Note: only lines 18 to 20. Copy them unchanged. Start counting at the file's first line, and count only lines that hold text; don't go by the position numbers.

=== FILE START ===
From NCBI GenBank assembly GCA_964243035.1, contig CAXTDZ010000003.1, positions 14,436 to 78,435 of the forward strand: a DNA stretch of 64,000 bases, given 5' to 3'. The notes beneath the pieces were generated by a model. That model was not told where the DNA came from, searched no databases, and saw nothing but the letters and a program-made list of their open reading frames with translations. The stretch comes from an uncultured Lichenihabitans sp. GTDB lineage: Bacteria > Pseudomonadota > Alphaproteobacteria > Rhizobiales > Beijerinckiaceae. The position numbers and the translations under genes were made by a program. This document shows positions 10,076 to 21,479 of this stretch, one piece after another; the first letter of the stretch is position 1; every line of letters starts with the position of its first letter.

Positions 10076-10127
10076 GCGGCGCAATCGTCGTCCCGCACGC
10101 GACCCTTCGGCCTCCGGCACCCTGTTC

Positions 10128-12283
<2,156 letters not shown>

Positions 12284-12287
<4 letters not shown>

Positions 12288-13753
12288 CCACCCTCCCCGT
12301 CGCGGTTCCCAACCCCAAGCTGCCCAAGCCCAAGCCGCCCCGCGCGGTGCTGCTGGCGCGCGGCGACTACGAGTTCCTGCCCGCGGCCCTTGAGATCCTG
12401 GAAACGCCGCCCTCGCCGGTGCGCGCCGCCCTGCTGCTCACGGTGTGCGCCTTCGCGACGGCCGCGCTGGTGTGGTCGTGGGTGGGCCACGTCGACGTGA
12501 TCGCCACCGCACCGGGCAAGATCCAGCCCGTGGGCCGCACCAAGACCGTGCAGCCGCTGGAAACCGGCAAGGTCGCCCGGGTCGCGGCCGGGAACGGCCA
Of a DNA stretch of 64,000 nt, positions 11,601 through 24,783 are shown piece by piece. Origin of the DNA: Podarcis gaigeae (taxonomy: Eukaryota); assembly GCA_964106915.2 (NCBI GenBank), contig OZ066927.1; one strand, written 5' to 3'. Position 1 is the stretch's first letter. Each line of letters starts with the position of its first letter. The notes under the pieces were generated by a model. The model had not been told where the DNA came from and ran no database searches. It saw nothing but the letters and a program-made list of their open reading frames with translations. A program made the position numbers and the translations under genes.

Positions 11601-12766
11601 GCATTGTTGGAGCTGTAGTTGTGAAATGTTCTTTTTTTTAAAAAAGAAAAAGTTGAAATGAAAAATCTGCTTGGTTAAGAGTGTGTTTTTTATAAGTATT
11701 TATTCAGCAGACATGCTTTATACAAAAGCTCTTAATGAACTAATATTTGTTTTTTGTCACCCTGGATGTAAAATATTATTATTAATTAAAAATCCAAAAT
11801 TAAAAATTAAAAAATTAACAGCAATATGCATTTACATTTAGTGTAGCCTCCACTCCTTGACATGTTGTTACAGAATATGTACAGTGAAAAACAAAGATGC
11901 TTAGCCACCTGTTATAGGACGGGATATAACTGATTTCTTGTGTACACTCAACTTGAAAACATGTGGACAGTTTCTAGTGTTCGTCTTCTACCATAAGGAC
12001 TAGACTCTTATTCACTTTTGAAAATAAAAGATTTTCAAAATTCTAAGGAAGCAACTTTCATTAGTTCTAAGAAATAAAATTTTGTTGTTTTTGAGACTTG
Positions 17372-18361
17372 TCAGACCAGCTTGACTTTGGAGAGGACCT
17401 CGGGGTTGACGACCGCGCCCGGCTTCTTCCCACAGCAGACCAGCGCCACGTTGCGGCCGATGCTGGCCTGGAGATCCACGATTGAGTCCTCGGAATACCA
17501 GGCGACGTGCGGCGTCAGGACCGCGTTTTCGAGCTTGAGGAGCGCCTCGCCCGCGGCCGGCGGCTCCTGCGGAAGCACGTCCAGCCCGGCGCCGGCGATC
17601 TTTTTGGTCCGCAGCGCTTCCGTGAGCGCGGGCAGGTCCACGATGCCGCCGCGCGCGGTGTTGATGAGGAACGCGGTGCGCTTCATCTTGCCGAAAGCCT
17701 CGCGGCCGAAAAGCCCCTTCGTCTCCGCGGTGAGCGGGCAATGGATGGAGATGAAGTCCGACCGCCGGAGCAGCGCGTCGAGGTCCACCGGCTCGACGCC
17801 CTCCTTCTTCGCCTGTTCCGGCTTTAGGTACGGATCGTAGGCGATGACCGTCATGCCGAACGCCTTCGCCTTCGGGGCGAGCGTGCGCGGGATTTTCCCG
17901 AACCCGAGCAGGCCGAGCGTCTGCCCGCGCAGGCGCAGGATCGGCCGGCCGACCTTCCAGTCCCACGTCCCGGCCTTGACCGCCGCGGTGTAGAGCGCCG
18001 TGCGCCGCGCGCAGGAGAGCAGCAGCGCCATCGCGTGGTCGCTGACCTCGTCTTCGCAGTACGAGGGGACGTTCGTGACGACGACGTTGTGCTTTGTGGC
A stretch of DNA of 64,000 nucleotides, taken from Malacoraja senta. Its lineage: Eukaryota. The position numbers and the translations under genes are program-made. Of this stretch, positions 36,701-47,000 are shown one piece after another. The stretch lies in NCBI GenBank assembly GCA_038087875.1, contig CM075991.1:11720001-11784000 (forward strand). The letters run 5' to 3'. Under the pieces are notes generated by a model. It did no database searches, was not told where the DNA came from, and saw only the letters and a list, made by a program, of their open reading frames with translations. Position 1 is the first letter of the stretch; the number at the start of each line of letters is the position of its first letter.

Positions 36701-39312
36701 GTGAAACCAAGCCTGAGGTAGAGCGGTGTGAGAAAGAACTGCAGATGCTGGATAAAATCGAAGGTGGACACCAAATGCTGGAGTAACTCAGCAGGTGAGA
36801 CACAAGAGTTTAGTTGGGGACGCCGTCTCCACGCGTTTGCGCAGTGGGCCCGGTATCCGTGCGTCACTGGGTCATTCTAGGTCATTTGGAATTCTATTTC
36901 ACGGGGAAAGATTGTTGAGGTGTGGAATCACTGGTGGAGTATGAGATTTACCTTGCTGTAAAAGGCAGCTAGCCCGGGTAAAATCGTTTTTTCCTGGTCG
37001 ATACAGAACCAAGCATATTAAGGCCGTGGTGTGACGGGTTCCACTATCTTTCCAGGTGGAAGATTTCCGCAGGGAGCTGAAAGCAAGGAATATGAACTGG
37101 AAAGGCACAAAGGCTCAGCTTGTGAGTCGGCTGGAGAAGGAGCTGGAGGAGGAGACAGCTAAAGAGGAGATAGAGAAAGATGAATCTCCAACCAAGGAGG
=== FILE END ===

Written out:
11801 TAAAAATTAAAAAATTAACAGCAATATGCATTTACATTTAGTGTAGCCTCCACTCCTTGACATGTTGTTACAGAATATGTACAGTGAAAAACAAAGATGC
11901 TTAGCCACCTGTTATAGGACGGGATATAACTGATTTCTTGTGTACACTCAACTTGAAAACATGTGGACAGTTTCTAGTGTTCGTCTTCTACCATAAGGAC
12001 TAGACTCTTATTCACTTTTGAAAATAAAAGATTTTCAAAATTCTAAGGAAGCAACTTTCATTAGTTCTAAGAAATAAAATTTTGTTGTTTTTGAGACTTG